France received three times as many applications for asylum as we did last year. The Germans have taken the lion’s share of refugees into Europe over the last decade. We are fortunate that the channel represents the backdoor to the EU and that we are not on the frontline in the Mediterranean. We should accept our fair share. No more, no less.

Whether you can afford to pay a people smuggler should not be an entry requirement. You should not have to risk your life in a small boat. You should be able to apply at a British embassy and arrive on a plane, met by an organised local authority. And those local councils should have time to plan, resources to help and an orderly and managed system to integrate new arrivals sustainably into welcoming communities. This might sound Utopian, but it is well within our capacity to absorb just a few families into each of our constituencies each year.

I’m no bleeding heart lefty. I’m a hard-headed civil libertarian. You should always be wary of trusting “the state”, and you can’t solve international problems without countries working together. These are two fundamental Conservative principles that many of us hold dear and they are the ones that will guide my consideration of the proposals in the Nationality and Borders Bill.

Through the Bill, the Government seeks the power to deport asylum seekers before their claims are processed, many of whom will indeed qualify for asylum in Britain . But they haven’t told us where this processing will take place. One of my colleagues comically suggested the Falkland Islands, while the Albanian Foreign Minister denounced reports that they would be sent to Tirana as “fake news”. Until the Government can explain how and where they will use these powers, it is irresponsible for Parliament to grant them.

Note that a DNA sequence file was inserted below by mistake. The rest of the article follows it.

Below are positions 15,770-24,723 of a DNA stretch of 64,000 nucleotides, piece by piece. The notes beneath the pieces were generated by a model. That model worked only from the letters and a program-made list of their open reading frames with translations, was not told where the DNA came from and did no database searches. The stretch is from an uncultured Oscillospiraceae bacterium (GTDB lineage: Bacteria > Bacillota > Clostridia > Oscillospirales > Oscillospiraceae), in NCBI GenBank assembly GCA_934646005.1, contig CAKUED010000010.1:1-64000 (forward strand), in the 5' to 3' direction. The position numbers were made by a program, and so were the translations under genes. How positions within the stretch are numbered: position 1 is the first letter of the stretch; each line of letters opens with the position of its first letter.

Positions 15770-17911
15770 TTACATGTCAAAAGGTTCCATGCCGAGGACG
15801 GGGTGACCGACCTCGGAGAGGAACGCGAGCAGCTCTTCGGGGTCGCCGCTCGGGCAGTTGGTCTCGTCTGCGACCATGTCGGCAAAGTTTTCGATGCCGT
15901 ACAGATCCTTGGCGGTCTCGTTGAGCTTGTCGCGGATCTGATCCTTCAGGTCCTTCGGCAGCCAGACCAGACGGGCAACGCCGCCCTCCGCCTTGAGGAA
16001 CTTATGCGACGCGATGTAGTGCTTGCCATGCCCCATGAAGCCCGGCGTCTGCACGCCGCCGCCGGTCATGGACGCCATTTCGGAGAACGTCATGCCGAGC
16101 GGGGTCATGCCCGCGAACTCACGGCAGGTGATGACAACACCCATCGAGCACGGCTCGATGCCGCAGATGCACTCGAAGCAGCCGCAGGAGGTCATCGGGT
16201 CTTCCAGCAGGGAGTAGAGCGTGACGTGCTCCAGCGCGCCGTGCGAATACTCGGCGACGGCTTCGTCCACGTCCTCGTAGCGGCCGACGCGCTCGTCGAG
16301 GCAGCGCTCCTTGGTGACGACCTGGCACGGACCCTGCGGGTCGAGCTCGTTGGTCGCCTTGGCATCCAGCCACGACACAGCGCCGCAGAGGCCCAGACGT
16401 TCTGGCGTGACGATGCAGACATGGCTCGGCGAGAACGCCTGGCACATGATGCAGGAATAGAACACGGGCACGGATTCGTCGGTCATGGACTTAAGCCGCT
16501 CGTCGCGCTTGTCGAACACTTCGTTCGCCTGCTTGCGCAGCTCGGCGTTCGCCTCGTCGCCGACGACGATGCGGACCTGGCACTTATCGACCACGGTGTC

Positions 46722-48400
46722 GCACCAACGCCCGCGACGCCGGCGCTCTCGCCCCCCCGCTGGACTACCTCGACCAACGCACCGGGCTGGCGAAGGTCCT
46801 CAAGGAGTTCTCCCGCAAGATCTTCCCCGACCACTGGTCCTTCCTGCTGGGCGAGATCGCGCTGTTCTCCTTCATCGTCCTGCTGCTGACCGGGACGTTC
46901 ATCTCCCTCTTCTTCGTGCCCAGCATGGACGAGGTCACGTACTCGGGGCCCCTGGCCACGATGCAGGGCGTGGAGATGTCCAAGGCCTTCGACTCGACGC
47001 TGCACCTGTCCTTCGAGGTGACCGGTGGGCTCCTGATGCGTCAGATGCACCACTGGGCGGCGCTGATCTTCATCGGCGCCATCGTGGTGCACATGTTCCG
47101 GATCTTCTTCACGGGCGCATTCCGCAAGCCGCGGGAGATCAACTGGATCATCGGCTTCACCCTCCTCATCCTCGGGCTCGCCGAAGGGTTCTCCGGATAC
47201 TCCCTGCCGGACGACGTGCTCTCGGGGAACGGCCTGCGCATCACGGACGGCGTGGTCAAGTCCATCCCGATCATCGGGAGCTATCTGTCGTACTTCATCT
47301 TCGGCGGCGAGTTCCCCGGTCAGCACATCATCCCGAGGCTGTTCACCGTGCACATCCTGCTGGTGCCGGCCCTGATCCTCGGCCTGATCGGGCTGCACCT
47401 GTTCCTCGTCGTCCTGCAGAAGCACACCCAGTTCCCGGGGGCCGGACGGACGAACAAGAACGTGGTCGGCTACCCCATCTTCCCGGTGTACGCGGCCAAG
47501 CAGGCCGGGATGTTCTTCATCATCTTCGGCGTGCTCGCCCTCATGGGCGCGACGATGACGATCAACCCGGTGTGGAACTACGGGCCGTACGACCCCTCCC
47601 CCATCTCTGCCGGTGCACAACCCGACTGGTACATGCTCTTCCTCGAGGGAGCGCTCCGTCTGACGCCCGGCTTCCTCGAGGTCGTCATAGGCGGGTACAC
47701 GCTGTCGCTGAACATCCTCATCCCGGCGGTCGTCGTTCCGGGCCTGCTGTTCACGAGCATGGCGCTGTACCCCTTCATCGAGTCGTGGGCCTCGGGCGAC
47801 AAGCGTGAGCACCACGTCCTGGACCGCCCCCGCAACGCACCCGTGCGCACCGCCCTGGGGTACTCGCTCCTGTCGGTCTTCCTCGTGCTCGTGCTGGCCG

There is much to commend in this Bill, and we all want Priti Patel to succeed and get it right. But I see no end in sight to the numbers risking their lives to cross the channel until we re-establish the humanitarian resettlement routes which Britain has previously offered. Their lives and our global reputation depend on it.

David Gauke: Oomph and optimism don’t always vanquish the doomsters and gloomsters

22 Nov

David Gauke is a former Justice Secretary, and was an independent candidate in South-West Hertfordshire at the recent general election.

Being in Government is fabulous. You get to decide what to do and then can implement those decisions, making (what you hope) is a positive difference to large numbers of people. It is what politics should be all about.

This power is not, of course, unqualified. I was fortunate to have nine years as a Minister but, throughout that period, the Governments in which I served faced significant Parliamentary constraints (in turn, a Coalition with the Liberal Democrats, a small majority and finally a minority Government) as well as a precarious fiscal situation, especially in the early years. We were not always able to do what we wanted.